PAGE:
And then came yesterday’s news about Martha Mullen, the Virginia Methodist who found a place for Tamerlan Tsarnaev to be buried. When I heard her interview on NPR I could not believe — it moved me to tears (Edwardseans should be happy) — how Christian her motivation (but I’m not an Edwardsean and can’t see her heart) was. Here’s part of the transcript:
CORNISH: Now, you took it upon yourself to find a cemetery that would bury his body, and you don’t have a connection to his family, so why get involved?
MULLEN: Well, I was listening to NPR and I heard the story ongoing that he was unable to be buried and that people are protesting him. And it made me think of Jesus’ words: Love your enemies. I felt that, also, he was being maligned probably because he was Muslim.
And Jesus tells us to – in the parable of the Good Samaritan – to love your neighbor as yourself. And your neighbor is not just someone you belong with but someone who is alien to you. That was the biggest motivation, is that, you know, if I’m going to live my faith, then I’m going to do that which is uncomfortable and not necessarily that’s what comfortable. . . .
CORNISH: Martha, you heard about the story because of the protests. And did you have concerns about making this move that you would become the target of protests or people would have a real problem with what you were doing?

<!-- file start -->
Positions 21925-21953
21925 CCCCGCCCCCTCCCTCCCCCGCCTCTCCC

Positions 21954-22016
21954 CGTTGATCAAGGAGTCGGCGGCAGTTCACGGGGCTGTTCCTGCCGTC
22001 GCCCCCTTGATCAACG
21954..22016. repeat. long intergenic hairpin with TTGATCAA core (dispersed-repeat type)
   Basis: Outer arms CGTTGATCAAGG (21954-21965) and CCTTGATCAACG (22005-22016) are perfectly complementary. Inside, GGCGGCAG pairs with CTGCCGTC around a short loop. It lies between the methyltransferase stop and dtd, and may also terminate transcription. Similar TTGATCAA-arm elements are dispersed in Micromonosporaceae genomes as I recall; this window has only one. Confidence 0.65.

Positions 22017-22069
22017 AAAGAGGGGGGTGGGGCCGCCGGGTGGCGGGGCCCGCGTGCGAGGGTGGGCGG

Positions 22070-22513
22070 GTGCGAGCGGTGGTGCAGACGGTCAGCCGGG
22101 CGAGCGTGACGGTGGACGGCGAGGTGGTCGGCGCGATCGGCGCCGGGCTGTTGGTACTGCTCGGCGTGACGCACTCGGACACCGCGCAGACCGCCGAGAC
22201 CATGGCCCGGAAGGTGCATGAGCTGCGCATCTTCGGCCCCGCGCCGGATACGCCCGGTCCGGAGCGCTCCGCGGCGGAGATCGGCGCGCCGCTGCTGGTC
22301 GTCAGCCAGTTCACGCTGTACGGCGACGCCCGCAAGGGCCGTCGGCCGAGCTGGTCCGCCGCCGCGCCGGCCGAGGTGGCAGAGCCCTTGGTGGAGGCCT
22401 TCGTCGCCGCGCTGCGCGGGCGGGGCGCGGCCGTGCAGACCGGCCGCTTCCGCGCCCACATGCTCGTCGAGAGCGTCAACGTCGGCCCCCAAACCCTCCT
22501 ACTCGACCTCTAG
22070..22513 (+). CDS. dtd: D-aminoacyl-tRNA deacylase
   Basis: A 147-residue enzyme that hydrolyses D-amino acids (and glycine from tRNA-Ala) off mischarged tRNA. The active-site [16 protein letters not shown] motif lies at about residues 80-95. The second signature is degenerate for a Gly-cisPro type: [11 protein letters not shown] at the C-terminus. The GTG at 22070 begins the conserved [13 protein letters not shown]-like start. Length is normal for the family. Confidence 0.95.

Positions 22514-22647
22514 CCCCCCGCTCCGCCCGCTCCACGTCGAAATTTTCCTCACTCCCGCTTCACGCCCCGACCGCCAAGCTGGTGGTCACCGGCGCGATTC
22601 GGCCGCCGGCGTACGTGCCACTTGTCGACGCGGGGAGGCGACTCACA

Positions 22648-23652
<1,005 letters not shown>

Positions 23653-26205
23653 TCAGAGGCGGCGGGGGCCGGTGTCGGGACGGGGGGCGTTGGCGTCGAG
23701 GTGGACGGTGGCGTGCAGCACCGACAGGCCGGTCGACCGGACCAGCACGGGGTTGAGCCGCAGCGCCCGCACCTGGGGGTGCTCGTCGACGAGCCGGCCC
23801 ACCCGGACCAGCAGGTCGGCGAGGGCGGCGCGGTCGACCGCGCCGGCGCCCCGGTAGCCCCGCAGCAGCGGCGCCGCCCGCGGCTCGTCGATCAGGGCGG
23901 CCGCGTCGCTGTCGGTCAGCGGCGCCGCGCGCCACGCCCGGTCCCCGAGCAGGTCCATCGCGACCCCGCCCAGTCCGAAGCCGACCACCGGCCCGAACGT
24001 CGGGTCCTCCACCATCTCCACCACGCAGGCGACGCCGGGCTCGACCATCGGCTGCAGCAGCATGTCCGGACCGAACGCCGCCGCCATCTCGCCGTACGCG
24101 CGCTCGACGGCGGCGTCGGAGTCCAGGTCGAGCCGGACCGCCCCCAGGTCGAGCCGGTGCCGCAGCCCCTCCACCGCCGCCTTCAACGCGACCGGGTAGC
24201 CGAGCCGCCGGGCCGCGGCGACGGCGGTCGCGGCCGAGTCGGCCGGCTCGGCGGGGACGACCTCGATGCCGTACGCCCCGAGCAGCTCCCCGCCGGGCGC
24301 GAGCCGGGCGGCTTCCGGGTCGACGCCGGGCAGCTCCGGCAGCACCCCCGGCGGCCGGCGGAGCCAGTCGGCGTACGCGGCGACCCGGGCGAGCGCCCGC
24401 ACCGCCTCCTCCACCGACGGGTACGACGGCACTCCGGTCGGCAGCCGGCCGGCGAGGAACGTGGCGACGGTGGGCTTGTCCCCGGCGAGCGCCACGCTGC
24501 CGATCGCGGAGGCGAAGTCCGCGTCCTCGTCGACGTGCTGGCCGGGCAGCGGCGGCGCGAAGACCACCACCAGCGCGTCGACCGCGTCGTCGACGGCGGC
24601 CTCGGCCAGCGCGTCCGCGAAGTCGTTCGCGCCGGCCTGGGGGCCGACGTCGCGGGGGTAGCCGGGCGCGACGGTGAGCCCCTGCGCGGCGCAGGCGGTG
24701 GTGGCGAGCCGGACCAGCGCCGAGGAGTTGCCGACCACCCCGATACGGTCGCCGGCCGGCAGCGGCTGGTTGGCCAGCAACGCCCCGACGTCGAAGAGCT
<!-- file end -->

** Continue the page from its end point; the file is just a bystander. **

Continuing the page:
MULLEN: Well, I thought about that, but there’s a line in the Scripture that says whether we live or whether we die, we’re the Lord’s. And I feel like – I don’t think anything really horrible is going to happen to me. I think people are probably going to be upset and irritated and disagree with what this interfaith group has decided to go forward with, but I feel like it was the right thing and it’s important to be true to the principle of your faith.
Now words like these may be cheap, and Jesus’ words are certainly not obscure. But that it took a mainline Methodist to undertake what strikes me strikes me as something so obviously right was amazing, especially considering how many Americans (including Protestants of all kinds) were opposed to letting this terrorist be returned to dust. We do not refuse to bury persons our law enforcement system sentences to execution. So why we should try to prevent Tamerlan Tsarnaev from being buried, or even be suspicious of Martha Mullen or the owners of the cemetery that received the body, is dumbfounding. I know I may be naive about Islam thanks to a trip to Turkey, which is hardly the most representative of Muslim societies. But if conservative Presbyterians think that Paul Hill is not representative of strict Reformed Protestantism, is it not possible for Americans to imagine that Tamerlan Tsarnaev is not your average Muslim?
Then again, the United States has a tradition of moralism that insists, one strike and you’re in hell. The Boston bombings were truly heinous. But a civilized (even Christian) society refuses to abandon conventions like burial of dead bodies even for murderers. The lesson of Joe Paterno, who simply did not do enough to turn in a pederast and for that misdeed lost a chance to be considered one of the greatest coaches of all time, is a reminder of that moral standard. Who indeed can stand in that great day?